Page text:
Salmonella found in a third of the meat in this grocery store

If you buy ground chicken, beware: nearly one in three packages of this meat contained salmonella bacteria when tested by Consumer Reports.

Consumer Reports recently tested 351 packages of ground beef, pork, chicken and turkey purchased from grocery stores nationwide.

The non-profit publication calls what it found “alarming”:

  • In addition to finding salmonella in a third of ground chicken packages, the bacteria also appeared in a few samples of ground beef, pork and turkey.
  • All Salmonella strains detected in ground meats were resistant to at least one antibiotic.
  • In a sample of Kroger brand ground beef purchased in Seattle, CR detected a strain of E. coli so dangerous that the publication quickly informed the United States Department of Agriculture (USDA). This led to a recall of 28,000 pounds of meat.

In an article about CR’s findings, James E. Rogers, director of food safety research and testing at CR and former USDA official, says:

“Currently, preventing disease from contaminated meat falls too heavily on consumers, not industry or regulators. It shouldn’t be that way, and it shouldn’t be.

According to Consumer Reports, eating contaminated ground meat is more likely to make you sick than eating contaminated whole pieces of meat.

Most of the contamination from whole cuts stays on the surface of the meat, making it easier to kill during the cooking process. In contrast, ground meat contamination mixes with all the meat.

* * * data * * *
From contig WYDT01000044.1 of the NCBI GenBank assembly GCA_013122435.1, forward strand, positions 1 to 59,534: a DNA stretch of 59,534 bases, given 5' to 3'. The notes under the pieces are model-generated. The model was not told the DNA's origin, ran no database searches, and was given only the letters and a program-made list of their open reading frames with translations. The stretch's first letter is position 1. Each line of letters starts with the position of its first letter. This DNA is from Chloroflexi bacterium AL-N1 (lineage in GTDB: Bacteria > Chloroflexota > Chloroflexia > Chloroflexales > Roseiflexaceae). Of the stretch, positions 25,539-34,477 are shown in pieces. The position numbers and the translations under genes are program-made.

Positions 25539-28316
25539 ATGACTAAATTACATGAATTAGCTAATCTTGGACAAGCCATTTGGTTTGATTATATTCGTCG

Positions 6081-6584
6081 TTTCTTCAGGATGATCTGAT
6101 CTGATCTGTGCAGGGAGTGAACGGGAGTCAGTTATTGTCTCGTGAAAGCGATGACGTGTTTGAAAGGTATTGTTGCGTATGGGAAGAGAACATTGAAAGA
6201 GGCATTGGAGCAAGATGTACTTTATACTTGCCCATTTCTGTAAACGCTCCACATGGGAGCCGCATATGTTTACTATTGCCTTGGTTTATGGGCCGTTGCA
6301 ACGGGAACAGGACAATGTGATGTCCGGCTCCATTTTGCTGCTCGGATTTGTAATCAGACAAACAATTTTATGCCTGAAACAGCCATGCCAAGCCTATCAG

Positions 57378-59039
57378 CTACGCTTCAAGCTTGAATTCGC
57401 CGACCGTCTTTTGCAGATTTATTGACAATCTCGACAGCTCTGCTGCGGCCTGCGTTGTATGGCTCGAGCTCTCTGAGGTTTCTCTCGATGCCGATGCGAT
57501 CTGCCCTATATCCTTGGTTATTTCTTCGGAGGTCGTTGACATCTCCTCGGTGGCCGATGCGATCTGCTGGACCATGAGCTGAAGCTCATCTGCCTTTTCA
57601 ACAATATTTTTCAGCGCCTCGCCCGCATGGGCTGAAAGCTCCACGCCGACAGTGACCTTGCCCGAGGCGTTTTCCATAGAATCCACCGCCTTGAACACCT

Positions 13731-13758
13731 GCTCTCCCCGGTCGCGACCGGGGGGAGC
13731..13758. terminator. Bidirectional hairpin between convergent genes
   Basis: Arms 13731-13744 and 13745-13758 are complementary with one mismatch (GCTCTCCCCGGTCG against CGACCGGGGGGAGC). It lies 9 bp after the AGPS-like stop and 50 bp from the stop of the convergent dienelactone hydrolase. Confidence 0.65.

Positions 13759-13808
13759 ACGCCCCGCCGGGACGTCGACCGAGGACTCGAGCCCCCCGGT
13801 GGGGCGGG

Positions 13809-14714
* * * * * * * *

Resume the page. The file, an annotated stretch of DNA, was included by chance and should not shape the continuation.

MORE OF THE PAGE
A packet of minced meat also comes from a combination of several animals. Thus, a contaminated animal can have an impact on several kilos of minced meat.

The frequency with which CR has found salmonella in ground chicken underscores the widespread nature of meat contamination.

Salmonella was found in 23 of 75 samples tested, with all brands largely equally likely to be contaminated, and with no discernible difference between organic and conventional chickens.

According to Rogers:

“The message: Salmonella in ground chicken is more common than it should be. This is not an isolated or contained problem.

How to avoid getting sick from spoiled meat

For now, it’s up to consumers to make sure they don’t get sick from eating such meat. According to Consumer Reports, the best ways to avoid contamination are:

  • Keep the meat separate. At the grocery store, keep raw meats in a disposable bag and away from other foods to avoid contamination. At home, store raw meat in a bag or bowl in the refrigerator.
  • Use ground meat quickly. It should be cooked within two days of purchase or frozen for later.
  • Never defrost meat on the counter. Bacteria can multiply under these circumstances. Instead, thaw it in the refrigerator.
  • Wash your hands often. When preparing meat, wash your hands with warm, soapy water before and after preparation.
  • Cook the meat well. Check it with a meat thermometer. Ground beef and pork should be cooked to 160 degrees Fahrenheit. Poultry of all types should be cooked to 165 degrees, and roast beef, beef steaks, pork roasts and pork chops should be cooked to 145 degrees.
  • Store leftovers quickly. Don’t leave any cooked food unrefrigerated for more than two hours — or one hour if you’re outside and it’s 90 degrees or hotter — after removing it from the stove, oven, or grill.

Disclosure: The information you read here is always objective. However, we sometimes receive compensation when you click on links in our stories.

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